BMW’s grand ambition in the coming years is the launch of the so-called “New Class,” slated to hit the market in 2025 with the next generation of the electric 3 Series. The “New Class” first appeared in the early 1960s, and expectations for it were similarly high at the time. It marked the definitive ascent of the Bavarian car manufacturer into the premium segment.

When it comes to BMW’s future plans, almost the sole focus is the New Class. Introduced with the new 3 Series, it aims to be more than just a singular car but rather a new platform featuring cutting-edge battery technology, advanced driver-assistance systems, and a modular construction that enables a variety of body styles. Saloons, estates, coupés, convertibles, and SUVs—all with varying wheelbases and track widths—comprise this New Class, and possibly more.

When the BMW 1500, the first model of the original New Class, made its world debut at the Frankfurt IAA in the autumn of 1961, the interest from attendees was tremendous. This new mid-range model from Munich was a game-changer, hardly anticipated by anyone beforehand. For BMW, the 1500 marked the start of a new future, as they had grand ambitions to become a true alternative to Mercedes: focused on design, infused with a significant dose of dynamism. Technologically, the BMW 1500 was a delight, and it looked the part too. The car didn’t feature a prestigious inline-six engine but instead a four-cylinder inline engine with 55 kW/75 HP, a five-bearing crankshaft, and an overhead camshaft. The chassis of the nearly one-tonne midsize car offered front struts, angled longitudinal control arms at the rear, and front disc brakes that assured it could effectively decelerate from its top speed of 150 km/h. The design had more than a touch of Italian flair, similar to the BMW 3200 CS, which was powered by a substantial V8 engine.

The BMW 1500 arrived at the perfect time, as Germany had left the war behind and was experiencing increasing economic success, with citizens enjoying growing purchasing power. For the first time, over a million new vehicles were registered in Germany per year, and demand for larger vehicles was greater than ever before. The minimum price tag of 9,500 Deutschmarks for the BMW 1500 made it the right car for the era. Previously, BMW had offered models like the small 700 alongside the gigantic “Baroque Angel.” The New Class was thus a programmatic statement, coming after high-profile but low-volume models like the BMW 503/507 had ceased production in the late 1950s and after BMW had narrowly escaped being acquired by Daimler. What was missing for economic revitalisation was the right car: the 1500.

Customer interest in the midsize car, initially referred to internally as the “Mittelwagen,” was substantial, leading to around 25,000 pre-orders for the new model by early 1962. For the design, then-BMW design chief Wilhelm Hofmeister had consulted Giovanni Michelotti. Following its world premiere, there were a few minor design tweaks and a power increase to 59 kW/80 HP due to slightly increased compression. Driving the BMW 1500 revealed that the four-door midsize saloon offered not only generous interior space and a large boot but also moved rather briskly thanks to a kerb weight of around 950 kilograms. Such driving pleasure in the early 1960s was offered perhaps only by smaller models from England or Italy, not a midsize German saloon, which also shined in terms of its lightly Italian-influenced design. Despite all its sporty elegance, the 1500 was more fuel-efficient than most of its competitors. The 53-litre fuel tank allowed for ranges of around 500 kilometres, while still achieving a top speed of 150 km/h.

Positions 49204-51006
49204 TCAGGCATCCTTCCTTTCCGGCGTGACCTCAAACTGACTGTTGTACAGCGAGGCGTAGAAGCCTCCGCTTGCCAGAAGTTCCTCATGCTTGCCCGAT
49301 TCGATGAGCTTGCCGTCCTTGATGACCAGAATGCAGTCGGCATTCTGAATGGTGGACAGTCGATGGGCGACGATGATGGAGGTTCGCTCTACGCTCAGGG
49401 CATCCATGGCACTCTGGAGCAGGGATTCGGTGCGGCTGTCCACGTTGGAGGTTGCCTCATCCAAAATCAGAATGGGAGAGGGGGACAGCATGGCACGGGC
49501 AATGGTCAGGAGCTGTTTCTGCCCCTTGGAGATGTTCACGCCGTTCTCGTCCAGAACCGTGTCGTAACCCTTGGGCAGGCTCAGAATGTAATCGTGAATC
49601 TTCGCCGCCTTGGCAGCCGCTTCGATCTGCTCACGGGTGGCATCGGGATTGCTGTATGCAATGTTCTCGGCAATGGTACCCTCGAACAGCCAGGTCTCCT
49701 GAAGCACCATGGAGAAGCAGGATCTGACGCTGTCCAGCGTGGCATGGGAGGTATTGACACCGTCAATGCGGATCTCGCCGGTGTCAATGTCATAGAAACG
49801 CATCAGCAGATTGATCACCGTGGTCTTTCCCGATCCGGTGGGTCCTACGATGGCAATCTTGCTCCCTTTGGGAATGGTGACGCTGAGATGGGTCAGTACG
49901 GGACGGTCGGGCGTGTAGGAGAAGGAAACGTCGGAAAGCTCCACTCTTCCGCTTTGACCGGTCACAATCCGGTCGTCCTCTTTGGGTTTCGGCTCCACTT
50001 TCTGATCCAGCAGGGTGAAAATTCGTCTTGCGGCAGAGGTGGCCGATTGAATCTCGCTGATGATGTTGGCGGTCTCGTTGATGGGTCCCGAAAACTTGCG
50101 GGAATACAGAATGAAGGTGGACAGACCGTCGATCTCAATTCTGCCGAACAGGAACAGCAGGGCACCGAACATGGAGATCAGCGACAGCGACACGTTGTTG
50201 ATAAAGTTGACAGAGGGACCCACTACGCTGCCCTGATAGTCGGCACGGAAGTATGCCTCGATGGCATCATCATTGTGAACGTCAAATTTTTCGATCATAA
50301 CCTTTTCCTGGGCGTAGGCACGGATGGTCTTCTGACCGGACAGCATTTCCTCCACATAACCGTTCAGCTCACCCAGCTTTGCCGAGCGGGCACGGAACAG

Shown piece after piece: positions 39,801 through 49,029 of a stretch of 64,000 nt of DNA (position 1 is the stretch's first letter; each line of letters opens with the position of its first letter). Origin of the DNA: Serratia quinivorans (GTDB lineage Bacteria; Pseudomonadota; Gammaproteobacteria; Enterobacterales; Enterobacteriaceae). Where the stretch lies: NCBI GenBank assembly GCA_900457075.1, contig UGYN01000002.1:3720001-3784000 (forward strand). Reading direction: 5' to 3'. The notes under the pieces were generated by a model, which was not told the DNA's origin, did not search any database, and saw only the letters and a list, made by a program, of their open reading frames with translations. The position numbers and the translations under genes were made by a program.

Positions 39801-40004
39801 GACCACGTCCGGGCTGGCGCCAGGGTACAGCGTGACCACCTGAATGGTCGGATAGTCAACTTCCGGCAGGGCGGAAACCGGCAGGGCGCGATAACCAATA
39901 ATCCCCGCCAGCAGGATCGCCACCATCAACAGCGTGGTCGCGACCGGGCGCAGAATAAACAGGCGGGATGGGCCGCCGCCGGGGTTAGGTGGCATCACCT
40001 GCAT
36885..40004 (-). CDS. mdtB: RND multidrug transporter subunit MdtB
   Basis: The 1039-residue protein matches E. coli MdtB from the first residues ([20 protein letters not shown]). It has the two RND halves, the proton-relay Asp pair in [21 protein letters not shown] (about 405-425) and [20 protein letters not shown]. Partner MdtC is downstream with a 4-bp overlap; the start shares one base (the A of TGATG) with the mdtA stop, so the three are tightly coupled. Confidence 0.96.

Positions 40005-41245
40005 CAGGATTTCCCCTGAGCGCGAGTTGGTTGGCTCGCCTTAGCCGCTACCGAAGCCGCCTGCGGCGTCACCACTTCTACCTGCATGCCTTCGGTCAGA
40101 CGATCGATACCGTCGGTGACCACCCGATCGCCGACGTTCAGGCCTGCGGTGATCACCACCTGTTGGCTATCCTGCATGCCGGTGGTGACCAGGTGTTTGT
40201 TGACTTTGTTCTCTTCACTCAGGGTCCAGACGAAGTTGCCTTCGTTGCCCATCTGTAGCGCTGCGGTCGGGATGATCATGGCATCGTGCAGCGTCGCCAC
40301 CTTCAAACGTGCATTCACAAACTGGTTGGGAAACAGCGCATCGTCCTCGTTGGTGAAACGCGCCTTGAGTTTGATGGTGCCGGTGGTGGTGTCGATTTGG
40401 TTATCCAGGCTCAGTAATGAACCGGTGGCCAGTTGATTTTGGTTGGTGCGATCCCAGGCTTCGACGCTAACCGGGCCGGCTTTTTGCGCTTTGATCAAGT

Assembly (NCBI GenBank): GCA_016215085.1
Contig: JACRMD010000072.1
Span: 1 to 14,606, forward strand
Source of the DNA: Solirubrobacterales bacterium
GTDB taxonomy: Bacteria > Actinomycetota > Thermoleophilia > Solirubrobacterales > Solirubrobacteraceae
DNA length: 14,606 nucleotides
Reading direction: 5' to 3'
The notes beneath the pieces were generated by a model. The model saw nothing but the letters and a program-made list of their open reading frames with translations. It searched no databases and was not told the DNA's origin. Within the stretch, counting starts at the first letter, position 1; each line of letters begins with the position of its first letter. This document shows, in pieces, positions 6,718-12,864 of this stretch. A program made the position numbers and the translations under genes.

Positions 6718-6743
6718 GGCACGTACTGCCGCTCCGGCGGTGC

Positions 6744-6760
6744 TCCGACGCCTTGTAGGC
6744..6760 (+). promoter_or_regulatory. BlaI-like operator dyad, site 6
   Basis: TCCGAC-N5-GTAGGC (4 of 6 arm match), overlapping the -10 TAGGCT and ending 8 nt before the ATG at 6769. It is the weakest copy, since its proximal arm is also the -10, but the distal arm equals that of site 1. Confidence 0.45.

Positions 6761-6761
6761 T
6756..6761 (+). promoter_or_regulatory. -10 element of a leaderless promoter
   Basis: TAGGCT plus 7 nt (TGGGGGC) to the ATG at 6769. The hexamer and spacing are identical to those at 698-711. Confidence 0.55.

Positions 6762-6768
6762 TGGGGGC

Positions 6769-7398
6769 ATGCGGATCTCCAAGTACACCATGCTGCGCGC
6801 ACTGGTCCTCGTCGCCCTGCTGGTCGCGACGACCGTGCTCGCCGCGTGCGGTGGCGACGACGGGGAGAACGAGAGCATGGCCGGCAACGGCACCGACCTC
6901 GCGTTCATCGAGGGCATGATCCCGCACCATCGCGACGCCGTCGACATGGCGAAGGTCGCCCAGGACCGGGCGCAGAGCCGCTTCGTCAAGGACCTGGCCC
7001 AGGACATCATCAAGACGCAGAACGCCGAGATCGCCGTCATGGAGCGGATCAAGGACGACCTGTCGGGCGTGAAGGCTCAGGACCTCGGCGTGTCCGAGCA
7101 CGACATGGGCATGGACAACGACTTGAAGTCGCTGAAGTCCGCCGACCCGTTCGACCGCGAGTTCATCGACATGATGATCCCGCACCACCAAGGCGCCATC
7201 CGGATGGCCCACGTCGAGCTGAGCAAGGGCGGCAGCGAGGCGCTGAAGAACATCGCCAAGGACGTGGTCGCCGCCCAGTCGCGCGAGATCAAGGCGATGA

At that time, not only the engine but particularly the handling set new standards in the mid-range category. Development Chief Fritz Fiedler and Test Director Eberhard Wolff were responsible for combining a strut front axle with longitudinally mounted rear wheels for the first time, which were 14 inches in size rather than the initially planned 13 inches. Anyone who values spirited driving will still appreciate this today.

Therefore, it was hardly surprising that the New Class quickly made the jump into motorsports. In 1963, the BMW 1500 evolved into a family of increasingly sporty vehicles with the stronger siblings 1800 and 1800 ti. Above the 90 HP BMW 1800, the 1800 ti was positioned for particularly demanding customers, especially those abroad.

The top model, thanks to increased compression to 1:9.5, two Solex twin carburettors, larger intake valves, stiffer valve springs, a camshaft with extended valve timing and higher cams, produced 81 kW/110 HP at 5800 rpm. A larger, ribbed aluminium oil pan with a five-litre capacity ensured good oil cooling—ideal conditions for entry into touring car racing. Specifically designed for motorsports was the BMW 1800 TISA, which featured bucket seats, adjustable sports suspension, a five-speed gearbox, a 105-litre fuel tank, and a power increase to 96 kW/130 HP, making it capable of 192 km/h. Sales were restricted to licensed sports car drivers. For BMW, the New Class of the 1960s was a monumental success. Munich hopes for a similar outcome with the new electric generation, set to premiere in just under two years.

Previous articleFrom Vegas to Munich: BMW Vision Neue Klasse
Next articleUnveiling The Mercedes Concept CLA Class: The Blueprint for a New Automotive Era


Please enter your comment!
Please enter your name here